Victoria Miro is pleased to announce that the gallery now represents renowned British painter Celia Paul and is delighted to present her first solo exhibition at the gallery.
Paul's paintings have an otherworldly, haunting quality. She makes intimate depictions of people and places she knows well. She has made no commissioned portraits; her portrayals of people exclusively feature close family members and friends. From 1977-2007 Paul worked on a series of paintings of her mother, and since then she has concentrated on her four sisters, especially her sister Kate, as well as a number of portraits of close friends. She has also produced a large number of evocative self-portraits over the course of her career. As art critic Laura Cumming has described, 'Paul's paintings aren't so much portraits as poems based on an intensely empathetic observation.
In addition to her portraits, Paul has made detailed studies of landscapes and interiors, again focussing on the environment she knows best. She has made numerous studies of her studio, and has also painted the central London landmarks visible from its windows, including the British Museum and the BT Tower (previously known as the Post Office Tower). The intimate scale of these works can be seen as a witty and deliberately feminine response to these iconic buildings.
For her first exhibition at Victoria Miro, Paul is showing a selection of her recent work, including a series of compelling self-portraits. These works are characterised by delicate, free brush-marks that contrast with the thick impasto of the artist's early work. This technique is evident in oil paintings and also in large-scale watercolours on paper mounted on canvas.
Paul's work is quiet, contemplative and ultimately moving in its profound attention to detail and deeply-felt spirituality. This quality has been described by former Archbishop of Canterbury Rowan Williams: 'The whole point of Celia Paul's work is to break down the polarity between self-contemplation and the contemplation of the other - an other that opens out to that final otherness which religious people know as God'.
Paul was born in 1959 in Trivandrum, India to missionary parents. From 1976-81 she studied at the Slade School of Art, London where she was taught by Lucian Freud. She appears in a number of paintings by Freud including Naked Girl with Egg, 1980; Interior W11 (After Watteau), 1981-83; Girl in a Striped Night-Shirt, 1983-5; and Painter and Model, 1986-7. She has one son by Freud, Frank Paul, born in 1984.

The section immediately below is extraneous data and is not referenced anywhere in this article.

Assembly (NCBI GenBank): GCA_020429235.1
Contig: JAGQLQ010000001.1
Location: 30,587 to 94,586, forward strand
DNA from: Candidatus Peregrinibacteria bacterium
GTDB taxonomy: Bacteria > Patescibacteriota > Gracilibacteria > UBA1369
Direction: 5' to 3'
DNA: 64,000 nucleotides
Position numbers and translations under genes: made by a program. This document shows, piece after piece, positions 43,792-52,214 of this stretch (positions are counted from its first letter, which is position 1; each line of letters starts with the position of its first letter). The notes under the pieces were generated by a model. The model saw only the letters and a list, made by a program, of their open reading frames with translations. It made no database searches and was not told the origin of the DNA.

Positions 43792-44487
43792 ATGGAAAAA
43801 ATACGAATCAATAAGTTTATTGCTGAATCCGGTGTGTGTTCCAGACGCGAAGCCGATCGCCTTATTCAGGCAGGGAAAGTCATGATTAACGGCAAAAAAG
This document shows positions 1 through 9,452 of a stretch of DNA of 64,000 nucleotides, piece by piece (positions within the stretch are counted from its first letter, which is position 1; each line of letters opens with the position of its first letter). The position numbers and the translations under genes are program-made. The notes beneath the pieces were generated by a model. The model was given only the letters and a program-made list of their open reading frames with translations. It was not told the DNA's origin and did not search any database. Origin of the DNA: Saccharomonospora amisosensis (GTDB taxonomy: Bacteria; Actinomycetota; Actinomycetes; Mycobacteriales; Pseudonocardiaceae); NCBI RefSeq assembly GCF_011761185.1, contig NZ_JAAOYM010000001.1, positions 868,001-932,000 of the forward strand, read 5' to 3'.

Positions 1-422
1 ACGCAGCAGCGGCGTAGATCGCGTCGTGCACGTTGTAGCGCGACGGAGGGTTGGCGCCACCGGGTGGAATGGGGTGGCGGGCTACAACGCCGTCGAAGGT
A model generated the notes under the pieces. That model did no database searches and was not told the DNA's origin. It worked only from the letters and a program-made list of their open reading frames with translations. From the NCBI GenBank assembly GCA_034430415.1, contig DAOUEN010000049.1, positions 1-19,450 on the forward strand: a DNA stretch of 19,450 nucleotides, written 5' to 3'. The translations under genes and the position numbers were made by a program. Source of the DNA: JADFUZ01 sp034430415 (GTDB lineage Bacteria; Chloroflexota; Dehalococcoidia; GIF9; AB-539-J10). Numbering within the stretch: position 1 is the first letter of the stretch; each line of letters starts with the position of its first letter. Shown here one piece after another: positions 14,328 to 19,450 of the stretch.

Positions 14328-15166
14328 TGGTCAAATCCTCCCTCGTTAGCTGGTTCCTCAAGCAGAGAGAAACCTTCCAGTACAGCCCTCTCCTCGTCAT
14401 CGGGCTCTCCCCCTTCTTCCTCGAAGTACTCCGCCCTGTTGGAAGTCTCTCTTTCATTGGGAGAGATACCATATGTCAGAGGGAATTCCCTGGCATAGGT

Paul has had recent major solo exhibitions at Pallant House Gallery, Chichester (2012-13); The Grave's Art Gallery, Sheffield (2005); Abbot Hall, Kendal (2004). She has also participated in group exhibitions include Self-Consciousness curated by Peter Doig and Hilton Als at VeneKlasen/Werner gallery, Berlin (2010); The School of London: Bacon to Bevan at Musée Maillol, Paris (1998) and British Figurative Painting of the 20th Century at The Israel Museum, Jerusalem (1992). Her work is in the collections of institutions including Abbot Hall, Kendal; British Museum, London; Carlsberg Foundation, Copenhagen; Fitzwilliam Museum, Cambridge; Frissiras Museum, Athens; Metropolitan Museum, New York; National Portrait Gallery, London; Herzog Ulrich Gallery, Brunswick, Germany; Ruth Borchard Collection; New Hall, Cambridge; Saatchi Collection, London; Victoria and Albert Museum, London; and the Yale Center for British Art, Conneticut.
The exhibition will be accompanied by a fully illustrated catalogue with essay by Hilton Als.